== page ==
Zinke Lake House

A lake house designed by Jill Croka incorporates neutral colors and natural light.




TW: A big part of your work is creating spaces that are relaxing and restorative. Have you noticed an increased need for this kind of space since the COVID-19 pandemic?

JC: “The pandemic really changed how people think about their homes — not just what they want to surround themselves with, but also rethinking spaces that weren’t really used before the pandemic got occupied in different, more creative ways. For instance, a reading chair in your bedroom that you were just setting clothes on before got looked at in a new way. It really made people think differently about appreciating their homes — our world has gotten really stressful, and people wanted to find ways to feel more calm.”







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Jill Croka said she enjoys incorporating natural elements like stone in her designs.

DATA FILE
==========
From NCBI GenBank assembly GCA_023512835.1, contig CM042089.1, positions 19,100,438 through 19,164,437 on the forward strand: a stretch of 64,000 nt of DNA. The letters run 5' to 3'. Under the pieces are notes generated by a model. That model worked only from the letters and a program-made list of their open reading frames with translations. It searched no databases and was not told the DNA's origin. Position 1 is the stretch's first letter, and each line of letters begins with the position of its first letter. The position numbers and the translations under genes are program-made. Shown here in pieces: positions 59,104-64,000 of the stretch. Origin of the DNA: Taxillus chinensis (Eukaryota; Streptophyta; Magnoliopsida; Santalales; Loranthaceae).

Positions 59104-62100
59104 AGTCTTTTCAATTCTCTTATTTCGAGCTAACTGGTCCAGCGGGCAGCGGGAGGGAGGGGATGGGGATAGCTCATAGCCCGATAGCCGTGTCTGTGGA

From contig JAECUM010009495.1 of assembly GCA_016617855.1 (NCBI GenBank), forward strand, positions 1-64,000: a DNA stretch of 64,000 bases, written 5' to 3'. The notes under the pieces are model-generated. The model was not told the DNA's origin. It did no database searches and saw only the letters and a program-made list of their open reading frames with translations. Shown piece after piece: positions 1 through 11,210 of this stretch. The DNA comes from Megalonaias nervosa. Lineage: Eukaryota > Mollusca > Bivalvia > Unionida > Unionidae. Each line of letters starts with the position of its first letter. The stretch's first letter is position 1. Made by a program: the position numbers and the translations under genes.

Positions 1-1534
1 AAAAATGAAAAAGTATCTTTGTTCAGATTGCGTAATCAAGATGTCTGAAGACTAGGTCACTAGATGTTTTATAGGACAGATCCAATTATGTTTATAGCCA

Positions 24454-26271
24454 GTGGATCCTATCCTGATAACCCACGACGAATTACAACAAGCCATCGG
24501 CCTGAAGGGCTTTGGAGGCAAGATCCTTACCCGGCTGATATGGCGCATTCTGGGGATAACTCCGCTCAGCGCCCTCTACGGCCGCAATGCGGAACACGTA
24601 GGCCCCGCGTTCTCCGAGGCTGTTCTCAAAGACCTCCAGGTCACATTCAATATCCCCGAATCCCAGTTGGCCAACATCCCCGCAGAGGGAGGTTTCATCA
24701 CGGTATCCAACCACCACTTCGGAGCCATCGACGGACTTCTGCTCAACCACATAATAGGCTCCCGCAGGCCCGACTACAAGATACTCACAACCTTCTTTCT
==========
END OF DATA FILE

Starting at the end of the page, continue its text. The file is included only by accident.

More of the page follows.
TW: What does your interior design process typically look like?

JC: “When someone approaches me with a new project, I try to really understand what they’re wanting. I like for them to gather information and show me what they like, and instead of copying and pasting that imagery, I like to sit on it and rework it, so I can be a little bit more interpretive. Then, we can present to the client and get started. If we’re building, I like to start with hard materials like stone, and if we’re furnishing, I start with lighting. It’s all about working in layers, and the client is a huge part of it. I don’t think every one of the houses I do needs to look the same, because my job is to create what they want and be a problem-solver.”